Glucose can not stay in the bloodstream, since it can be harmful and toxic. The pancreas releases insulin after a person eats, to help move glucose into the cells of the body that can use it or store it.

Insulin is responsible for preventing a person from getting too high blood sugar levels.

A diet that contains lots of sugar products and carbohydrates can cause too much dependence on insulin response, leading to health problems like diabetes or obesity.

Healthful vs. unhealthful carbohydrates

When a person is eating more carbohydrates than they need, the excess glucose can be stored as fat. If someone is very busy or is doing a lot of exercise, these carbohydrates may be used relatively quickly.

People who don’t use these carbohydrates can find they put on weight, though.

Complex carbohydrates, such as brown rice, whole grain bread, and vegetables, slowly release energy and hold a person more full for longer.

Choosing complex carbohydrates and starchy vegetables can be a healthier way for an person to integrate this essential macronutrient into their diet.

More healthful starchy vegetables include:

  • sweet potato
  • parsnip
  • squash and pumpkin
  • turnip and swede
  • beets
  • yams

Legumes, such as beans and peas, also contain complex carbohydrates, and a nutritious diet can be a great staple.

Grains form a substantial portion of the diets of many people. The 2015–2020 Americans Dietary Guidelines recommend consuming 6 ounce-equivalents of grains per day on a 2,000 calorie diet.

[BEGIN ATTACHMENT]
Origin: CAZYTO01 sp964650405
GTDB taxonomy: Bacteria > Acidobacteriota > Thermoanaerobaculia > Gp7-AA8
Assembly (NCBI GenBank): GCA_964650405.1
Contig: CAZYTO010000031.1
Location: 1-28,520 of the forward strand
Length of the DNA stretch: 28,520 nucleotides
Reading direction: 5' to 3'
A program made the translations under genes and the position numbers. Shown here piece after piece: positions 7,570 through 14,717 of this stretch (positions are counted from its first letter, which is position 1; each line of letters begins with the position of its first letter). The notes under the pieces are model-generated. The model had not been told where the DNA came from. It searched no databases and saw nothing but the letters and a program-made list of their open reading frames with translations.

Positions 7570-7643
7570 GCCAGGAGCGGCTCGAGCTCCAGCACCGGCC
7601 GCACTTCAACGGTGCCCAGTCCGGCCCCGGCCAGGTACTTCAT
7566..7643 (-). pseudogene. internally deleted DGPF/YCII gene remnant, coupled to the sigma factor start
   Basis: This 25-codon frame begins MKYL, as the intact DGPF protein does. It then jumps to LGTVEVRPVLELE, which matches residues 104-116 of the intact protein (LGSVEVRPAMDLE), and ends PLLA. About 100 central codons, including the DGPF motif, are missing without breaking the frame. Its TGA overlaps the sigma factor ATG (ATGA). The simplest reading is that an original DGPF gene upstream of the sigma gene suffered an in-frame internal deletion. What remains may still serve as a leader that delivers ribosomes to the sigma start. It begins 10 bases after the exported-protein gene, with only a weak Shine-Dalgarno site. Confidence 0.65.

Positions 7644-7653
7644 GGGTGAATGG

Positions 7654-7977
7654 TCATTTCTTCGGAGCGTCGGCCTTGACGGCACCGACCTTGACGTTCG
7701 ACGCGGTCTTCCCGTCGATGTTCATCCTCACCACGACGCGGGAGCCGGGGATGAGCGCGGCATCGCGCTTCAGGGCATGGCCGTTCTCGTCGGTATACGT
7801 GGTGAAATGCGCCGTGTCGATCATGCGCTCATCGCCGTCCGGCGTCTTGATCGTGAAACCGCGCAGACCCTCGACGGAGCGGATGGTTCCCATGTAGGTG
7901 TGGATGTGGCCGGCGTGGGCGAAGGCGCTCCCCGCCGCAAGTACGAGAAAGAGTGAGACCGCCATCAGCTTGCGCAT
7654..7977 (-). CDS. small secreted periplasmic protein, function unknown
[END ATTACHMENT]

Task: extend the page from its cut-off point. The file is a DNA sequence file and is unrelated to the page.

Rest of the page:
Whole grains should be at least half of this amount, rather than refined or processed grains.

A good way for people to do this is to either search for 100% whole grain products or choose foods with at least 50% whole grains.

Plain and refined carbohydrates, such as sugary snacks and drinks, white bread and pasta, and white potatoes, may have negative effects if a person eats too many.

The body very rapidly consumes the sugars from these foods, which can give them a fast burst of energy but will not hold them full for long. This may result in overeating.

Healthful substitutes

A person could try the following substitutes to maintain a healthful diet:

  • replace white pasta or rice with whole grain types
  • substitute a quinoa salad or baked sweet potato for a white bread sandwich and add vegetables to the meal
  • rather than eating processed breakfast cereals, soak whole grain oats in coconut milk and cinnamon overnight and add blueberries
  • swap out a pizza slice for a healthful and filling soup containing vegetables and lentils or beans


Carbohydrates are essential for energy supply to the body and to help it function optimally. People may have different carbohydrate requirements, depending on their lifestyle, weight and level of activity.

Most people can ensure they eat a healthy diet by including complex carbohydrates and limiting refined carbohydrate intake.

Being mindful of carbohydrate choices can help give a person a good balance of blood glucose and reduce the risk of associated health conditions.

Chukwuebuka Martins

Chukwuebuka Martins is a writer, researcher, and health enthusiast who specializes in human physiology. He takes great pleasure in penning informative articles on many aspects of physical wellness, which he then thoroughly enjoys sharing to the general public.